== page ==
2 tbs unsalted butter
2 tbs olive oil
4 lbs. butternut squash, peeled, seeded, and diced into ¾-inch cubes
2 tsp minced fresh thyme leaves
Kosher salt and black pepper
½ cup peeled and thinly sliced shallots
1 cup chicken or vegetable stock
2 tbs finely chopped fresh flat-leaf parsley

¾ cup fresh or dried bread crumbs
½ cup coarse-ground yellow cornmeal or polenta
½ cup grated Parmesan cheese
1 tbs minced fresh sage leaves
1 tsp granulated sugar
½ tsp kosher salt
Black pepper, to taste
4 tbs unsalted butter, chilled and cubed
1 large egg

Preheat your oven to 375 F. Grease a shallow 3-quart baking dish. Set aside.
To make the squash FILLING, heat 1 tbs butter and 1 tbs olive oil in a large skillet over medium-high heat. Add half the squash and half the thyme. Season with salt and pepper and saute, stirring occasionally, until the squash pieces begin to brown on several sides.
Add half the shallots and cook another few minutes, until they’re softened. Add ½ cup stock and cook about 30 seconds, stirring, to reduce the stock a bit and heat everything through. Scrape the squash mixture into the prepared baking dish.
Wipe the pan clean and heat the remaining 1 tbs butter and olive oil in the pan over medium-high heat. Cook the rest of the squash and thyme the same way, seasoning it with salt and pepper, and adding the remaining shallots and ½ cup stock, stirring. Scrape the cooked squash mixture into the baking dish, stir in the parsley, then press the mixture into a relatively even layer. Cover the dish snugly with aluminum foil and bake for 30 minutes, until the squash is pretty soft, but not mushy when you poke it with a sharp paring knife.
While the squash bakes, make the TOPPING. Combine the bread crumbs, cornmeal, Parmesan, sage, sugar, salt and black pepper in your food processor. Add the chilled butter and pulse until the mixture is crumbly and the butter is completely incorporated. Add the egg and pulse a few more times until the mixture just starts clumping together in bits.
Remove the squash from the oven, remove the aluminum foil, and cover evenly with the bread crumb topping. Decrease the oven temperature to 350 F and return the dish to the oven. Bake about 20 minutes, until the topping is golden brown, then serve.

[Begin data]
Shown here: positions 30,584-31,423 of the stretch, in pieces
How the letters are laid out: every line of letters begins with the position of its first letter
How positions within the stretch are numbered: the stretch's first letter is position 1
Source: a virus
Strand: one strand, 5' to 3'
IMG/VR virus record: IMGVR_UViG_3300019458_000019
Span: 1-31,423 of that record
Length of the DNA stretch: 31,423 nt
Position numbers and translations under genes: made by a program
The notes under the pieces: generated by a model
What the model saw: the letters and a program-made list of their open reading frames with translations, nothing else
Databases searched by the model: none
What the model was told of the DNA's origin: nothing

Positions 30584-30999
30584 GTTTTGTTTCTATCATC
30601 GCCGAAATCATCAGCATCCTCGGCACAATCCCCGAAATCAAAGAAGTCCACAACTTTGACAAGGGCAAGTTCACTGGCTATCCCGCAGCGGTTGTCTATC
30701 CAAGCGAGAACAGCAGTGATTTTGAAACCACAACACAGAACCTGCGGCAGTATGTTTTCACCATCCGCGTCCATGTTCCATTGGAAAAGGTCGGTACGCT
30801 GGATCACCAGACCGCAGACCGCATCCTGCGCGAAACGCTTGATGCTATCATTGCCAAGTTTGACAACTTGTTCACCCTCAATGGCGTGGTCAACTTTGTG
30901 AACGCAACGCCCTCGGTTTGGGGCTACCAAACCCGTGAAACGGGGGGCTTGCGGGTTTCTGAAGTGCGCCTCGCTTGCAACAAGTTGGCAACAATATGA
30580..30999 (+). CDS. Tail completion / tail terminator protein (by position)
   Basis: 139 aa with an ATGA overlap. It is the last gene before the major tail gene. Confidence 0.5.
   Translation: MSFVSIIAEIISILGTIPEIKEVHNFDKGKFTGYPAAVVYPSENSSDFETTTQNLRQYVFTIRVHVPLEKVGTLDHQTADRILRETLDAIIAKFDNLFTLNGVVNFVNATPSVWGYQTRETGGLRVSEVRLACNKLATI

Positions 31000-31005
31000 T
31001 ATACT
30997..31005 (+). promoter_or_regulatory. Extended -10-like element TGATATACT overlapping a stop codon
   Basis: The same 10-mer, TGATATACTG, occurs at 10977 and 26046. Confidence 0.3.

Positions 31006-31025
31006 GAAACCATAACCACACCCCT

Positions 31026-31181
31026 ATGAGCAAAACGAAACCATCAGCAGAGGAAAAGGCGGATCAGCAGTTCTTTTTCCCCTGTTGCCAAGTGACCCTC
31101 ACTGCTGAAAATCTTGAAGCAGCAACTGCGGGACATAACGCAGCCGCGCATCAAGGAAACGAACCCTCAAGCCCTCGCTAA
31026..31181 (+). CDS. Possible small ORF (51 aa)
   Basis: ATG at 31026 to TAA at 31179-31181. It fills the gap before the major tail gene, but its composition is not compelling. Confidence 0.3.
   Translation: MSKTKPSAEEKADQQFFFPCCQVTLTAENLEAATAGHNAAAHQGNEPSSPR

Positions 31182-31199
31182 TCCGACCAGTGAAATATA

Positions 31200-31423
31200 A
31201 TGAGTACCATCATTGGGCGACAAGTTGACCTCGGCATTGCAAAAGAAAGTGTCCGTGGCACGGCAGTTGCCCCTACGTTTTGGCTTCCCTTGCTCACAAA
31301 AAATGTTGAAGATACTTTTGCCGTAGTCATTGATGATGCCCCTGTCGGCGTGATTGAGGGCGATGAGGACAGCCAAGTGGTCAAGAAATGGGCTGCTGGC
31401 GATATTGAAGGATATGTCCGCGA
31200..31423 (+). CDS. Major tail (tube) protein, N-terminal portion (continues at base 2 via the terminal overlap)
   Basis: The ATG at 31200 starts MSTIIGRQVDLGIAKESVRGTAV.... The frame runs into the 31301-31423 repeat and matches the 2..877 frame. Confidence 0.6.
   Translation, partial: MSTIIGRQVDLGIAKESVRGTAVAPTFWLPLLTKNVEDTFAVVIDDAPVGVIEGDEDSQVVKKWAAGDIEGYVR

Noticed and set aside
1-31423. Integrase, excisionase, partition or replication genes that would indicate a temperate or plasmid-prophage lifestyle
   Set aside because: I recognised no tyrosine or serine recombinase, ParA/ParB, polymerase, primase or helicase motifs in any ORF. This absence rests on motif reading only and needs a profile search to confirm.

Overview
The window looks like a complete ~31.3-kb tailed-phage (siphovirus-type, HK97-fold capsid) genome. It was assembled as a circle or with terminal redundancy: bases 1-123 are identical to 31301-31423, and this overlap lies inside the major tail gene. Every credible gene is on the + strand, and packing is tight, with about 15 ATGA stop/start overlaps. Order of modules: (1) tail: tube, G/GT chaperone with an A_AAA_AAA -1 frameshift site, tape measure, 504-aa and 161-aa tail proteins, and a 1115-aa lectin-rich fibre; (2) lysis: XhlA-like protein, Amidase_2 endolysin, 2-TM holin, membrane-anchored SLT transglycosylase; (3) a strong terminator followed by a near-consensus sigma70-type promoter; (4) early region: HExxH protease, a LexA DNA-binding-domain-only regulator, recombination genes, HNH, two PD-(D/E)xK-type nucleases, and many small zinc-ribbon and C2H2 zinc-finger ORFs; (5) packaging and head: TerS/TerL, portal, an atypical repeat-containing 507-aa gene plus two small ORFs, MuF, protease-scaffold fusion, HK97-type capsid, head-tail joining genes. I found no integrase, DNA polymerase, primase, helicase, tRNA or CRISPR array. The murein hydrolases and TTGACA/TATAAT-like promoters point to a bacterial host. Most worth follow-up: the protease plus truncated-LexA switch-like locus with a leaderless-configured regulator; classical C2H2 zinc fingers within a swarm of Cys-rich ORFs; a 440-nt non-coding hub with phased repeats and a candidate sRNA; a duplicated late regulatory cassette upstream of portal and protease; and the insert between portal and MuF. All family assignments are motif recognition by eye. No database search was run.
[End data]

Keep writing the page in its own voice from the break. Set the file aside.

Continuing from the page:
Cherry Crumble Pizza

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My life has been a crazy mess of first world problems lately. And while none of these issues are signaling the world’s ending by any stretch, they have been stressing me out a bit, and I can tell my body is screaming at me to slow down a little. I’ve caught two bad colds in the past six weeks, the second of which turned into an ear and sinus infection, and while that really isn’t such a big deal in the grand scheme of things, it does tell me my immune system isn’t up to snuff. Which means I need to make some changes.

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So, I’ve made the decision to slow my blog pace a little bit. Make it more fun and relaxed. Remember why I started blogging in the first place. I’m making time to learn about the aspects of blogging about which I’m not so comfortable (or should it be said, outright clueless?) I can cook, bake and write. But food photography doesn’t come second nature to me, and I still feel like quite the HTML dunce. And that’s just for starters.

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So some weeks will be themed and others will not. There will absolutely still be #SundaySuppers and Secret Recipe Clubs. As always, it will be delicious and varied. Delicious, like this dessert pizza (did you like that little segway? Uh huh. Go me!)

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By the way, have y’all ever had a dessert pizza? For whatever reason, I don’t think I ever had! It just wasn’t on the radar growing up, and I hadn’t gotten around to making one at home since I’ve been on my own. I don’t know…. But I do know that you need to have a dessert pizza soon! Because they’re so scrumptious and so fun!! This one reminded me of summer (yes, please), and it was easy to pull off. I warn you, it’s messy; but completely worth it.

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Have an awesome, sunny and safe weekend, y’all. I’ll be back on Sunday!!

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{One Year Ago: Cheddar Risotto with Smoked Paprika, Cornmeal Biscuits with Cheddar Jalapeno Butter}